platform, focusing on the feet (internal focus) versus focusing on markers near the feet

    on the platform (external focus) (ibid p.41f). Interestingly, in the latter case balance

    improved even more with markers in the middle between the feet as well as with

    markers farther out to the side, compared to markers at the feet (ibid p.68&69). Another

    interesting observation is that the advantages of external focus seem to show

    themselves mainly in learning tasks that the learner finds difficult (ibid p.129). On the

    other hand, more complex and hence demanding instructions might eliminate the

    advantages of an external focus (ibid p.130ff): Overall, these findings suggest that

    external focus instructions are best limited to one cue at a time. This is especially true

    for novices, who might otherwise be easily overwhelmed by the amount of information

    [...] (ibid p.133).

    A suggested explanation for the advantage of an external focus of attention is

    the constrained action hypothesis (McNevin, Shea & Wulf, 2003), which holds that an

    internal focus of attention might interfere with automatic processes that control

  • movement in that it constitutes a conscious intervention into control processes that

    would normally regulate movements effectively and efficiently (Wulf, 2007,

    p.114), whereas an external focus lets the motor processes self-organize organically

    (e.g., Wulf, McNevin & Shea, 2001; Kal, van der Kamp & Houdijk, 2013). This can

    nicely explain the relationship (noted in Wulf, 2007, pp.127-130) between task

    difficulty and the effectiveness of an external focus of attention - an external focus is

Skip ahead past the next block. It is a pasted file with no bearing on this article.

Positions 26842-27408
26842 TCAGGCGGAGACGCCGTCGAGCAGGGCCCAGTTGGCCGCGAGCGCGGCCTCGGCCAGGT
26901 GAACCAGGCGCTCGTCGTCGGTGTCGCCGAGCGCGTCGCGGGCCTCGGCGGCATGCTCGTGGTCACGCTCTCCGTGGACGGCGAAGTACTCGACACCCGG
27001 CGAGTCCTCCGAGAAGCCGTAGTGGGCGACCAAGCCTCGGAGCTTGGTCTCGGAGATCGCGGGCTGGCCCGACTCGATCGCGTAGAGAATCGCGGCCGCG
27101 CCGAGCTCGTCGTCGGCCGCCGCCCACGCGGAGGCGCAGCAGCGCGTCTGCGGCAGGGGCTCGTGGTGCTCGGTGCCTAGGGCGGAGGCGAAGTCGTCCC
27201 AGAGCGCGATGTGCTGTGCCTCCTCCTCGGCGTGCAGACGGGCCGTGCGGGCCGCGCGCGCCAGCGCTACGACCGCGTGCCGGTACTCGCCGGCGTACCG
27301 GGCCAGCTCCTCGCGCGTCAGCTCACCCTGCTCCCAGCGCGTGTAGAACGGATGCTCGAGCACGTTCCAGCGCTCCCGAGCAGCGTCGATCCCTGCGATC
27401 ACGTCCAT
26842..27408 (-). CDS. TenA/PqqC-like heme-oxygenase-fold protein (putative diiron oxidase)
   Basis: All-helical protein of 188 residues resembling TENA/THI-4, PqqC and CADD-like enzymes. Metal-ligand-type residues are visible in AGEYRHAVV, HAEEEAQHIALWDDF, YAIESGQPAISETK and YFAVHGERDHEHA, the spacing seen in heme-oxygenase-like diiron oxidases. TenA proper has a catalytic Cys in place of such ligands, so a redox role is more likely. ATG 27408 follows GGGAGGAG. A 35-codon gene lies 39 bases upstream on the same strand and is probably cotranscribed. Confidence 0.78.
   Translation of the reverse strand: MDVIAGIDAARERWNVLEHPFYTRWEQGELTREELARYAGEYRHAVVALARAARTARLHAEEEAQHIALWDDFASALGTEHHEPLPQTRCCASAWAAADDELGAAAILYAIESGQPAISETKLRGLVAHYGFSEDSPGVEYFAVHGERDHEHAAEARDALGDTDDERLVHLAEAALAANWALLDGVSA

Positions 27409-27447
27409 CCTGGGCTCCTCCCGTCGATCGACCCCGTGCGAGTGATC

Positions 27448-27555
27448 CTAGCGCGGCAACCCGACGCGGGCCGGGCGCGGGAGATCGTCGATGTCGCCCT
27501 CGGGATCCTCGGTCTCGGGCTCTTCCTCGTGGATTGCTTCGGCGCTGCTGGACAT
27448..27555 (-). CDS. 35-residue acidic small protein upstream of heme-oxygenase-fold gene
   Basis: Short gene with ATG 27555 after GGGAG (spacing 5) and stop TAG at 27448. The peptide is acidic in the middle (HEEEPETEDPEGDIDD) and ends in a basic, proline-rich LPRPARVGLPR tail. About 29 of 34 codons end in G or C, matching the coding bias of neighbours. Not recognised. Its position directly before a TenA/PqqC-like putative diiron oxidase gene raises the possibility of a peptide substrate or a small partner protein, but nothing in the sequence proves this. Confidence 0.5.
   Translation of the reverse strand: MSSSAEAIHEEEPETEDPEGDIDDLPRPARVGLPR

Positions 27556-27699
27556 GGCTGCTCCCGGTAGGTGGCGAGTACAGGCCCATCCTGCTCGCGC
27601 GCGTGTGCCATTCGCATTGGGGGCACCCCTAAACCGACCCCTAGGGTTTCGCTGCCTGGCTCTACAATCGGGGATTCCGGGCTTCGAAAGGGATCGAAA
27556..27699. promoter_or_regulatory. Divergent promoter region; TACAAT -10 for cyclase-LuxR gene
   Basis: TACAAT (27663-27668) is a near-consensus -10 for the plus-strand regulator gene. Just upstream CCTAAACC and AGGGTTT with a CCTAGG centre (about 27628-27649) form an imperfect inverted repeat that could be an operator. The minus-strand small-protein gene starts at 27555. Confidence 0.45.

more helpful for difficult tasks - since when the task is relatively simple and the

    performer is satisfied with the ongoing motor control processes, he or she is not

    tempted to intervene. (Wulf, 2007, p.129).

    The Feldenkrais method

    Mosh Feldenkrais, ingnieur-docteur and expert martial artist, developed his

    method of movement-based re-education, which aims at improving the functioning of

    the mind-body - which is seen as an inseparable unity - starting in the 1940ies

    (Feldenkrais, 1949; Feldenkrais, 1981; Buckard, 2015). Feldenkrais saw movement

    both as a crucial tool for re-education (Feldenkrais, 1972), as well as being constitutive

    of many if not all of the human functions one might want to improve. In this context,

    improving movement function can range from simple activities of daily life, through

    being able to deal with a physical handicap (a major knee injury was one motivation for

    Feldenkrais to begin his studies), to efficient and effective movement in life-or-death

    situations (during WW2 Feldenkrais wrote a manual for unarmed combat: Feldenkrais,

  • 2009/1942). In an even more general sense, function is here understood as the

    interaction of the person with the outside world or the self with the environment

    (International Feldenkrais Federation, 1994, section 1.4). Given the focus on

    (re-)education and learning, it is customary in the Feldenkrais world to speak of lessons

    rather than exercises or treatments.

    The Feldenkrais method is practised in two forms: verbally directed Awareness

    Through Movement (ATM) lessons (Feldenkrais, 1972), usually held for groups, and

    manually directed hence necessarily individual Functional Integration (FI) lessons

    (Rywerant, 2003/1983). The literature on attentional focus in motor learning tends to

    manipulate the focus of attention via verbal instructions; since this is more comparable

    to the verbally directed ATM rather than the FI lesson format, this paper will focus on

    ATM. Nevertheless, it is worth pointing out that the names of the two forms of practice

    should not be seen as indicative of differences in the two approaches: In fact, in both

    ATM and FI lessons the goal is to expand awareness through movement (not movement

    with/through awareness!) and integrating function in the sense of using the whole

    self in it: all parts of the body-mind work together harmoniously and efficiently in

    performing the function. In a therapeutic setting, Myers (2016) provides a nice example

    of the interplay of ATM, FI, and physical therapy in the treatment of hip and lumbar

    pain in a runner with idiopathic scoliosis. The examples of ATM instructions given

    were typical for what would also be used in a non-clinical setting: take frequent brief

  • rests to free attention and allow learning to settle in, do not go into pain, do not stretch

    or find barriers for the movements, identify and reduce ef